Living & Losing

About a month before leaving for Mozambique, I took a trip to Cedar Park, Texas to see my mom and stay with my Aunt D. Visiting Mom was always hard. After her stroke, she often seemed pretty distressed, but still happy to see me whenever I showed up. This time, she was barely awake whenever I was there. She barely ate. Her fractured mind drifting even further away.

Lake Travis, during my last trip to Texas

Knowing that I would be leaving the country for the next 27 months, I thought it was likely that this visit would be our final goodbye. I don’t remember my last words to her, or her last look at me. I’m not sure if she was awake the last time I left. The truth is, she was already gone.
I finished up my last few weeks at work. I packed my suitcases chaotically at the last minute. I fled the country. Denver to Philadelphia for staging. Philadelphia to New York to fly to Johanessburg and then on to Maputo. Pre-Service Training took place in Namaacha, near the borders of Swaziland and South Africa. At the end of the sixth week of PST, all of the trainees found where our future homes for the next two years would be. I was placed the farthest north out of all the volunteers in the country, in the province of Cabo Delgado, in a town not far from the Rio Rovuma and the border of Tanzania.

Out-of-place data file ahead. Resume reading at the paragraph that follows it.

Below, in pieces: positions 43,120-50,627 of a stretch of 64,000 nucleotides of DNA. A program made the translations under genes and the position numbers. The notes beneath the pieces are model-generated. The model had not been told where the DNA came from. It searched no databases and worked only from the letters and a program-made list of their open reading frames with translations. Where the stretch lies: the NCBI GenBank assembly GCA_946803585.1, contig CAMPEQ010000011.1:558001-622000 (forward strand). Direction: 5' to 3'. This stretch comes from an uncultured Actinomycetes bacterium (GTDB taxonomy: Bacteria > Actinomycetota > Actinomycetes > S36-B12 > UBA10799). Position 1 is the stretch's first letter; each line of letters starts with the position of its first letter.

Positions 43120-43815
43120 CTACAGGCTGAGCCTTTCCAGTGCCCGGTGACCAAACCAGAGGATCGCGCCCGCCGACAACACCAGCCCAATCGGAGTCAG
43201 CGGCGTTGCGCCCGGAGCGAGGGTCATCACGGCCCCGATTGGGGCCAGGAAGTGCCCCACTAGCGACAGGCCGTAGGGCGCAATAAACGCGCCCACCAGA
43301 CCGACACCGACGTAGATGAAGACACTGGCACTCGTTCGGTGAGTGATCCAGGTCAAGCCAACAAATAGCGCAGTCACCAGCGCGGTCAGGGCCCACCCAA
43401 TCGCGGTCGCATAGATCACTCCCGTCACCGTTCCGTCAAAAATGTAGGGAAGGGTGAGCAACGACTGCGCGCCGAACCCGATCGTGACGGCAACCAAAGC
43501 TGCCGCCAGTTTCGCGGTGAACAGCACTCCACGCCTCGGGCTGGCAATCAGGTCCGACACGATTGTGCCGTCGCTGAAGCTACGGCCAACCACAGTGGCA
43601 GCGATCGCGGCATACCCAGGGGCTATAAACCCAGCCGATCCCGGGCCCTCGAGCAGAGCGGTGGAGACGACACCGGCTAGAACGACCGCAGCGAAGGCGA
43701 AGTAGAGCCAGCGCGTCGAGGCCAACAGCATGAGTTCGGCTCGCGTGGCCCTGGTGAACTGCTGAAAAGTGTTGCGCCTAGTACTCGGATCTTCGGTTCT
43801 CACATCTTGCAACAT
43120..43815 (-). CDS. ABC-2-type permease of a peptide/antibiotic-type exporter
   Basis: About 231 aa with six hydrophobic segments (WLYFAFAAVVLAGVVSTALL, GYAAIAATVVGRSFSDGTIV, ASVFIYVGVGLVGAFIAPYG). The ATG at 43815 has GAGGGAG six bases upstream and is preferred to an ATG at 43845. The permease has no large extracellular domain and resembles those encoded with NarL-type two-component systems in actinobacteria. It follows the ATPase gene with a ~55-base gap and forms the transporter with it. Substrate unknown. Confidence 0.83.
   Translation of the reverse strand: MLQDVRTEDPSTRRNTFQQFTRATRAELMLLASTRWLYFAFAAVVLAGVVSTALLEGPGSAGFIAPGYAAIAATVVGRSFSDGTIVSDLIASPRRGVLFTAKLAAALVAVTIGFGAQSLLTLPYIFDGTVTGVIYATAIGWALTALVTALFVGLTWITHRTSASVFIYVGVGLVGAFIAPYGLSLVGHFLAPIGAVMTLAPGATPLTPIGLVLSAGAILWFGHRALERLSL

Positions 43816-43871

The following week all of us trainees dispersed around the country for our first visits to our sites. We were meant to be there for about two or three weeks, depending on how long it took to to travel there and back. I went from Namaacha to Maputo to Nampula (for a brief conference) to Pemba (the capital of Cabo Delgado) and finally up to my site, here on the edge of Mozambique. A chapa, a flight, a bus, and another chapa carried my further away from home than I had ever been.